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Am J Med. 2002 Jan;112(1):13-8.

Comparison of stenting with balloon angioplasty for lesions of small coronary vessels in patients with diabetes mellitus.

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Deutsches Herzzentrum, Munich, Germany.



We sought to assess whether stenting is a better treatment strategy than percutaneous transluminal coronary angioplasty (PTCA) for lesions in small coronary vessels of diabetic patients.


We studied the 100 diabetic patients who were enrolled in the Intracoronary Stenting or Angioplasty for Restenosis Reduction in Small Arteries trial; 51 patients were randomly assigned to receive a stent and 49 to PTCA alone. Small vessels were considered those with a reference diameter of 2.0 to 2.8 mm. The primary endpoint of the study was the incidence of restenosis, defined as 50% or greater diameter stenosis at follow-up angiography (performed in 83 of the 100 patients). The secondary endpoint was clinical restenosis, defined as the need for target vessel revascularization within 1 year.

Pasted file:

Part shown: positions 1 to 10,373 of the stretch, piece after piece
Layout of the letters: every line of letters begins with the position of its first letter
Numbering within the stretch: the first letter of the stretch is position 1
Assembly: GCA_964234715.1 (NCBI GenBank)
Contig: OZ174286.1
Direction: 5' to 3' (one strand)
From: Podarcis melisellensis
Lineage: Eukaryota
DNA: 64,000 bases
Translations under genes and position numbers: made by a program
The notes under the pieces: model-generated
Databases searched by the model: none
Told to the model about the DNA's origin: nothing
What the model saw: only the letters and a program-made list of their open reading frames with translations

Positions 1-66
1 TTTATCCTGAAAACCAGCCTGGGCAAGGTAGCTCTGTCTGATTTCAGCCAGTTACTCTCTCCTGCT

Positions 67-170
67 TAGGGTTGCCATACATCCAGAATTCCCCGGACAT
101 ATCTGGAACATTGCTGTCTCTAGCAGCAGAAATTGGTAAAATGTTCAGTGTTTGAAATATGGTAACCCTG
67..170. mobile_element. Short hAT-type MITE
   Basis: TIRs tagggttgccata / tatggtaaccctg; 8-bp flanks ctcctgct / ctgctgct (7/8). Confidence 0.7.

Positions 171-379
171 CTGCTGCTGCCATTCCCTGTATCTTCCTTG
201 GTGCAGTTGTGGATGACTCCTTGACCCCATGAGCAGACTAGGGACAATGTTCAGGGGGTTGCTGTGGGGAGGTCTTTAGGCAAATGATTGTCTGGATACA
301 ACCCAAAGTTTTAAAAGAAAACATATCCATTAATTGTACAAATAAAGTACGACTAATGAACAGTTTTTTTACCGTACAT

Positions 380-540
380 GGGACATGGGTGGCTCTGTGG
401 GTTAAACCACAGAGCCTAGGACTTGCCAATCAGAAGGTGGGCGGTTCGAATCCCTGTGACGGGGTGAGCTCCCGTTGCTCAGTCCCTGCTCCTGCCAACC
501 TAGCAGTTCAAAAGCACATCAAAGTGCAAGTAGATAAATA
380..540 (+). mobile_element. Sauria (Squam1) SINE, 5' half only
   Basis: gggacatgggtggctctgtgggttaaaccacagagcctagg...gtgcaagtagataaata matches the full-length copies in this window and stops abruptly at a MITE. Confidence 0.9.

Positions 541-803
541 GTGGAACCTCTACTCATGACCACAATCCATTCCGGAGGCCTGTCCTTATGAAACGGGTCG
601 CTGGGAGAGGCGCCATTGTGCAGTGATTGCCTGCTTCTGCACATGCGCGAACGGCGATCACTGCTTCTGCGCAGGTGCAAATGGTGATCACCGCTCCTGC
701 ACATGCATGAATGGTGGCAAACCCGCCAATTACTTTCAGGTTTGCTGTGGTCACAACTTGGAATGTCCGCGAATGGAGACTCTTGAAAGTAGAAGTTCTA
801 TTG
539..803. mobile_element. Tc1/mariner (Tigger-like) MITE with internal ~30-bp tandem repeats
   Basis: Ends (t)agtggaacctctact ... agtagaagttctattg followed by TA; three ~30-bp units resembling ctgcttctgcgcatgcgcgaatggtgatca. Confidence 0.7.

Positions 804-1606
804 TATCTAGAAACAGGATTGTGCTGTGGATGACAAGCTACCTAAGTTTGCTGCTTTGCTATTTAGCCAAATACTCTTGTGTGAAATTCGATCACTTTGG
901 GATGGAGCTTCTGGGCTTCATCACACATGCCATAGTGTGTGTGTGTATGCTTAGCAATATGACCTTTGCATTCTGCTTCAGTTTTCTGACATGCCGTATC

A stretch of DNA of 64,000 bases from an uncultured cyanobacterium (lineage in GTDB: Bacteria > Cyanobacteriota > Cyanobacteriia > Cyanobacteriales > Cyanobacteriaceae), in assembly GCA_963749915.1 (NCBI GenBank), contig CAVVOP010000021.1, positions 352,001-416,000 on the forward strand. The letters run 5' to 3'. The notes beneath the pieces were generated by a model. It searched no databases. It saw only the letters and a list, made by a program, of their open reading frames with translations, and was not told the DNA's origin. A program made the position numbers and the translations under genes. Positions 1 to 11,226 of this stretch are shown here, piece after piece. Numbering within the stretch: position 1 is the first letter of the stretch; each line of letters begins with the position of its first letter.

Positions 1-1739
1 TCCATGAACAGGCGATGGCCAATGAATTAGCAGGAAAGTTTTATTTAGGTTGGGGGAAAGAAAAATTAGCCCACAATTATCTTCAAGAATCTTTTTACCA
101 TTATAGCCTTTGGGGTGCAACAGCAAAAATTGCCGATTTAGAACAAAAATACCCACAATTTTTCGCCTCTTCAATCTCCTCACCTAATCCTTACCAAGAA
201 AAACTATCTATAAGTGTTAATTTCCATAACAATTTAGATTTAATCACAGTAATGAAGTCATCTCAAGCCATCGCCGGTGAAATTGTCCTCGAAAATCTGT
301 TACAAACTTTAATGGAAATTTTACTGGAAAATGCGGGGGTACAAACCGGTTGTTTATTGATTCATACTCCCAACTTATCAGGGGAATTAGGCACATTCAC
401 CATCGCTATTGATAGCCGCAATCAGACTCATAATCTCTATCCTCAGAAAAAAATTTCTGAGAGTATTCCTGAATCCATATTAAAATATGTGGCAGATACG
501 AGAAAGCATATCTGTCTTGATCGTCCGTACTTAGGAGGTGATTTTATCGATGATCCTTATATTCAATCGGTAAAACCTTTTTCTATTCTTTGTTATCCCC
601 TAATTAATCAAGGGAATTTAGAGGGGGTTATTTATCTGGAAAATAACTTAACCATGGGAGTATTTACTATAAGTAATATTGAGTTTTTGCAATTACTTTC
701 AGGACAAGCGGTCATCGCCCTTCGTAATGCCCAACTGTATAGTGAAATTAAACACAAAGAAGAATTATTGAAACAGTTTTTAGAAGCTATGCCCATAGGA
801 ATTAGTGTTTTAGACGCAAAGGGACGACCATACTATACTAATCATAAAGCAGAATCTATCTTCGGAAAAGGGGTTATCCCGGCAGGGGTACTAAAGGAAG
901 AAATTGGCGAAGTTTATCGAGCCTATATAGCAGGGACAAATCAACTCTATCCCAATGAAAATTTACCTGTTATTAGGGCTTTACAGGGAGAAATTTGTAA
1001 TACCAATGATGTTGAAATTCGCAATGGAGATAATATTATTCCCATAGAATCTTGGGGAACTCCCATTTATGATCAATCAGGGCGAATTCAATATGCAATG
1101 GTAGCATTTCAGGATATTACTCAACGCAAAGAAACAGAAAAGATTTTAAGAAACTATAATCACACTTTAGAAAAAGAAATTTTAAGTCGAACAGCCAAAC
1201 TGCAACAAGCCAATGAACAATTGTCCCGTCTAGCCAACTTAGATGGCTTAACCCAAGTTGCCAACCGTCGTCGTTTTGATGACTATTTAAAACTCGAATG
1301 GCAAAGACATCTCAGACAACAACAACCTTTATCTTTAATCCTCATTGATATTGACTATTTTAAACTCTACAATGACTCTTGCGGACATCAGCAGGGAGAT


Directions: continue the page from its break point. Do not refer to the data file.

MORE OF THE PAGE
Angiographic restenosis occurred in 18 (44%) of the patients who received a stent and in 19 (45%) of the PTCA patients (P = 0.90). Target vessel revascularization was needed in 13 (25%) of the stent patients and 10 (20%) of the PTCA patients (P = 0.55). During the 1-year follow-up, 5 (10%) of the stent patients died or incurred myocardial infarction, compared with 3 (6%) of the PTCA patients (P = 0.50).


Patients with diabetes who undergo percutaneous coronary interventions for lesions in small vessels have an especially high risk of restenosis that does not appear to be attenuated by stenting.

[Indexed for MEDLINE]

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